We’ve all seen them, and some of us might even have them–that “professional headshot” that’s far from professional. On LinkedIn, your headshot is likely the first element on your profile that anyone focuses on. To make sure you, and perhaps even your employees, are representing their personal and employer brands at their best, we put together a list of the six most common types of LinkedIn photo sins so you can avoid (or stop) committing them.
The One with the Cute Pet
Yes, your fluffy animal is adorable but we’re pretty sure that your dog is not the one looking to recruit employees. Unless you work at Petco, please don’t show Fido.
The One with the Bad Lighting
A dark, shadowy background does not make you look mysterious, it just means we can’t see your face. Try to find some natural lighting, and stay away from fluorescents! You’ll look your best if the lighting mimics sunlight.
The One with the Crop
Remember that one group picture that you just looked great in? Back away from the cropping tool! Take a solo picture, you’ll look better without half of your best friend’s face squished up next to yours.
The One with the Random Background
This is your chance to be the center of attention, so why would you stand in front of a distracting background? You are the star. Keep the background simple so your face and your personality are the focus.
The One who is All Business, No Pleasure
Smile! Just because you want to be taken seriously as a working professional doesn’t mean you can’t be seen with a grin. A genuine smile will make you seem more approachable, so go ahead and show those pearly whites.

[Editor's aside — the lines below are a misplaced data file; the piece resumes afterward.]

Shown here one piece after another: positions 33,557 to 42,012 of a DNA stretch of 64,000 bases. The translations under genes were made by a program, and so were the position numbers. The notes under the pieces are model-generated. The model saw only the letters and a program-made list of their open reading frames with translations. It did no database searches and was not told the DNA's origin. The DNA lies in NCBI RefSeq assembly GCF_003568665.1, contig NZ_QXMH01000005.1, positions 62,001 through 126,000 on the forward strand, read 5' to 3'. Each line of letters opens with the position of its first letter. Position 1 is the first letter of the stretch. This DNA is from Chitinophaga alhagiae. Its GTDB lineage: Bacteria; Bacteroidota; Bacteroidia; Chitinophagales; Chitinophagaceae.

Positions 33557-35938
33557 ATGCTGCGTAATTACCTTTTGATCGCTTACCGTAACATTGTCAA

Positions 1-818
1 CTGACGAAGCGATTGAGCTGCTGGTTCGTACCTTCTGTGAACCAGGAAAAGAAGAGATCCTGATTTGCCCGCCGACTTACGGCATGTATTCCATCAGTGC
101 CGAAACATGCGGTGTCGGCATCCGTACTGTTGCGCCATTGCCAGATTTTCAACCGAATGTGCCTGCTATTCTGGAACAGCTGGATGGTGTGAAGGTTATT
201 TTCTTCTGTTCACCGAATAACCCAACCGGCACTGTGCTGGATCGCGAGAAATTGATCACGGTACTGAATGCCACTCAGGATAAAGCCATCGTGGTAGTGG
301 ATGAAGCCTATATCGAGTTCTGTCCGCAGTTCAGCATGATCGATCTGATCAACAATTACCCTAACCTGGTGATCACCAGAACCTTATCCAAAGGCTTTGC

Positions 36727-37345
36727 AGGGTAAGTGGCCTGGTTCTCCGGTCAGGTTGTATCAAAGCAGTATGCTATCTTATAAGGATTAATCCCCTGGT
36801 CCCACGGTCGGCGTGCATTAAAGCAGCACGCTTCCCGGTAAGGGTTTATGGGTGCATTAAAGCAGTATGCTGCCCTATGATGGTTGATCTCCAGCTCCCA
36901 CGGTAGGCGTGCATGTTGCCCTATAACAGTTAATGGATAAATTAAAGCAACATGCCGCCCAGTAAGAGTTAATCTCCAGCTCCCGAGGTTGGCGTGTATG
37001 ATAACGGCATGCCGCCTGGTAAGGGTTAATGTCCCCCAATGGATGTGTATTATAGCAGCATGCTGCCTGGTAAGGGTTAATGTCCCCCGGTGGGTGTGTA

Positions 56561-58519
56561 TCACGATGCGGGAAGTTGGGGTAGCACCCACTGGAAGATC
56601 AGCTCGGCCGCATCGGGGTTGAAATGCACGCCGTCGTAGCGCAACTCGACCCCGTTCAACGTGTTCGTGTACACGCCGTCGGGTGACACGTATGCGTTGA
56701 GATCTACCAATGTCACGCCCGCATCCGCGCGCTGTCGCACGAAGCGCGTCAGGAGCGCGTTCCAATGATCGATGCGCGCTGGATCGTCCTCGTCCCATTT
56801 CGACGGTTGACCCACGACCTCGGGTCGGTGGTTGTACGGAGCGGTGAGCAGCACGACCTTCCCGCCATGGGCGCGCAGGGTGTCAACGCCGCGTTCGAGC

The One with the Business Action Shot
We’re glad you have the ability to multitask but you don’t need to take a picture of yourself doing the actual work. It’s not cute, it’s not creative, and it’s not professional. A profile picture from the neck up is really all you need.
Now you know the 6 Worst LinkedIn Profile Pictures. In short, it’s all about simplicity: Take a solo photo, with good lighting, a simple background, from the neck up. If you want to go the extra mile you might want to consider hiring a professional photographer to come to your company and take profile pictures of your employees. Employees’ LinkedIn profiles by association represent your brand, and a professional headshot communicates you’re the type of employer that pays attention to detail.
These tips were shared by our CareerArc Integration Specialist, Audra Knight, in our webinar, LinkedIn Recruiting 201: Beyond-the-Basics Techniques for the Modern Recruiter.
Next Read: 4 LinkedIn Recruiting Mistakes You’re Likely Making.